EDINBURGH City Council has agreed to foot the bill for EU nationals who face paying for settled status registration processes amid an angry exchange at the City Chambers.
The UK government announced that settled status applications for EU nationals will no longer carry a fee after March 30 – with those applying before then will have to pay and be refunded. But application appointments with the council’s registration services carry a charge, which will now be paid by the authority.
Councillors agreed to help support the estimated 39,000 non-UK EU nationals living in Edinburgh, to the tune of £25,000, to “avoid any administration fees being applied to any EU nationals registering with the Home Office settlement scheme”.
The funding required will be monitored every month and payments will be limited to citizens who live in Edinburgh, subject to service demands.
Council leader Adam McVey, said: “The way that the Home Office has set up the registration scheme has been uncomfortable for many of our EU nationals in this city. The fact people have to register, the fact the fee will now not apply after April 1 – but it is still applying right now to citizens who are applying to registration of that system.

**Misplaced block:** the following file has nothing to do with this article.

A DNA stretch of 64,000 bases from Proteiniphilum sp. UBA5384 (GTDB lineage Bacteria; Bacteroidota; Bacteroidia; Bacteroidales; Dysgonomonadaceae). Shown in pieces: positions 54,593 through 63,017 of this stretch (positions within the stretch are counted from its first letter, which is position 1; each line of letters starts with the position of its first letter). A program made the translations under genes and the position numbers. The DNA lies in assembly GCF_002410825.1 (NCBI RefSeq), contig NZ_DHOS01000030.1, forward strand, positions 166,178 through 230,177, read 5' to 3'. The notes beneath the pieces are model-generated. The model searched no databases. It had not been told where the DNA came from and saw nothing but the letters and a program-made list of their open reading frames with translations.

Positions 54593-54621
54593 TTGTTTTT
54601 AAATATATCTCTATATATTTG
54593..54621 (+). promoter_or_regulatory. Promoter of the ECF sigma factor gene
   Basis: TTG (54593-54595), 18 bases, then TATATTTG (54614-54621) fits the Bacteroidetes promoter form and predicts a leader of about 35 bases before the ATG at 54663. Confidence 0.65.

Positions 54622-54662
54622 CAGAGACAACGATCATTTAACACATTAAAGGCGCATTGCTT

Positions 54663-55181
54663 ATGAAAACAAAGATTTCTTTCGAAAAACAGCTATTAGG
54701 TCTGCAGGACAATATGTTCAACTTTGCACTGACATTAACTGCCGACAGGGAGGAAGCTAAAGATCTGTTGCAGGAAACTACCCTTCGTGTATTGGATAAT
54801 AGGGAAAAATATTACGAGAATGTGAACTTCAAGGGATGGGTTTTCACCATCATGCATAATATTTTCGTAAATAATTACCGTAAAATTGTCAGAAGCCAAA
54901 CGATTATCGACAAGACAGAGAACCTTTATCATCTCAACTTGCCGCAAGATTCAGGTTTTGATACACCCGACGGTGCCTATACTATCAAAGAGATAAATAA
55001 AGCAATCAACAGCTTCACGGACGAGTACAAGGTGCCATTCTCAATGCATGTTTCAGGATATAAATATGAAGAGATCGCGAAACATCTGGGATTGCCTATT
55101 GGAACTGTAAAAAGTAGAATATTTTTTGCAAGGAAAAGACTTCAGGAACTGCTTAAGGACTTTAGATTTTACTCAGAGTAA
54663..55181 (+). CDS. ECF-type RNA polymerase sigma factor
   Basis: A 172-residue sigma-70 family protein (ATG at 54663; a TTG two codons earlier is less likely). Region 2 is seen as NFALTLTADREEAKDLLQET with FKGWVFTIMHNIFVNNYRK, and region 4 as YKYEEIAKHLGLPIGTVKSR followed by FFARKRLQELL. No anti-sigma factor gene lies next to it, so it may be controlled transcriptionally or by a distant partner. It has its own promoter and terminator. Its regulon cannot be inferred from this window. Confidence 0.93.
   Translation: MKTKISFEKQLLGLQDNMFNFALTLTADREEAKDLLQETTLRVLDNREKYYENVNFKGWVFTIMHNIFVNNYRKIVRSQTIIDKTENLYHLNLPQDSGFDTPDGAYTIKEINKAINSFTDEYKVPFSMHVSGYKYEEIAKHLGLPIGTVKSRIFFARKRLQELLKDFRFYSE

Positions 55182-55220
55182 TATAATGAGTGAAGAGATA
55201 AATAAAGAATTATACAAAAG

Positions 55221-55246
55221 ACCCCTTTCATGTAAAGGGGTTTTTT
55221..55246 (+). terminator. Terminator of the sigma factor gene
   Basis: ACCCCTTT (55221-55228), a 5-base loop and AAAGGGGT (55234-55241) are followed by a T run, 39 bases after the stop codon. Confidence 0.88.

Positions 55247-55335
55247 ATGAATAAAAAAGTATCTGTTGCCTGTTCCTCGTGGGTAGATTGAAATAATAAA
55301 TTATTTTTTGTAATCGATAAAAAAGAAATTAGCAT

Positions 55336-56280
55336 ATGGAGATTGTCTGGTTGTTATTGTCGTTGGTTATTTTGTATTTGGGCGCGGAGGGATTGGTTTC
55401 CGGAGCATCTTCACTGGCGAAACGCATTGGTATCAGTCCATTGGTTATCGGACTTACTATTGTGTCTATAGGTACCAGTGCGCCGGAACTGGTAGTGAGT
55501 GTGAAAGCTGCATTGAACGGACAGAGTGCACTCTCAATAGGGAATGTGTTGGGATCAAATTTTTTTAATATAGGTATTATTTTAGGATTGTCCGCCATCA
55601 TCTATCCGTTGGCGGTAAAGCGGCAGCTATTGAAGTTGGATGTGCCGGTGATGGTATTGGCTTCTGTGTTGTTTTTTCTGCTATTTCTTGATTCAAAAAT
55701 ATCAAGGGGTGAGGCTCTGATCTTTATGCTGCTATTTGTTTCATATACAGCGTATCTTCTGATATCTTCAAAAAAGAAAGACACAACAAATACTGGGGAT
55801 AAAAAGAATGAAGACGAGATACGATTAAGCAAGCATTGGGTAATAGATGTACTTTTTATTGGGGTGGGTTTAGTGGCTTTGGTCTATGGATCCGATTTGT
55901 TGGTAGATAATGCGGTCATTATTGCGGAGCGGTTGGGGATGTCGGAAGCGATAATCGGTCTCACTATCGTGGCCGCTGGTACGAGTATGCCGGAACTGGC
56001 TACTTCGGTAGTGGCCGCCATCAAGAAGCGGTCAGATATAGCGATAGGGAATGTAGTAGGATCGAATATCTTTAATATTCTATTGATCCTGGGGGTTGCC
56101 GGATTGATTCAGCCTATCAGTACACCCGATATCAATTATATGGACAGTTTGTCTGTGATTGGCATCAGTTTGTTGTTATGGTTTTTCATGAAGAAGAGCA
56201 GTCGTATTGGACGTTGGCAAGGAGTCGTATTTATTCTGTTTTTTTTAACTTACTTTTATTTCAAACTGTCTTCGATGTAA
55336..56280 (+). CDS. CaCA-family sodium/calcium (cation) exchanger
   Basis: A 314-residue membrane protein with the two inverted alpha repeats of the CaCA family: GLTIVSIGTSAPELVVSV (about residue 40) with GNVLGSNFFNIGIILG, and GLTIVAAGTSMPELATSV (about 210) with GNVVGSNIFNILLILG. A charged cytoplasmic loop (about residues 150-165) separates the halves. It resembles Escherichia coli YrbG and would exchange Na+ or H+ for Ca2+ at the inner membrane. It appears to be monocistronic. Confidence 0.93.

“We fundamentally disagree with the request for people who have lived in this city for years, for decades, to have to register. While the Home Office has implemented a hugely regressive and harmful policy, we have to do everything that we can to support our residents best through that. We will stand with them through every step of the way, regardless of how the UK government acts.”
But Conservative councillors called for “no action” on Cllr McVey’s motion to full council, which resulted in cries of “shameful” from SNP and Labour benches.
Tory group leader, Cllr Iain Whyte, shouted: “It is not shameful and I’m not having that. This is all about political othering in this chamber and I’m not having that.
“It is perfectly reasonable that people register to protect their rights. I am very pleased that the UK government has decided not to charge people.
“This is a matter of helping people protect their rights.”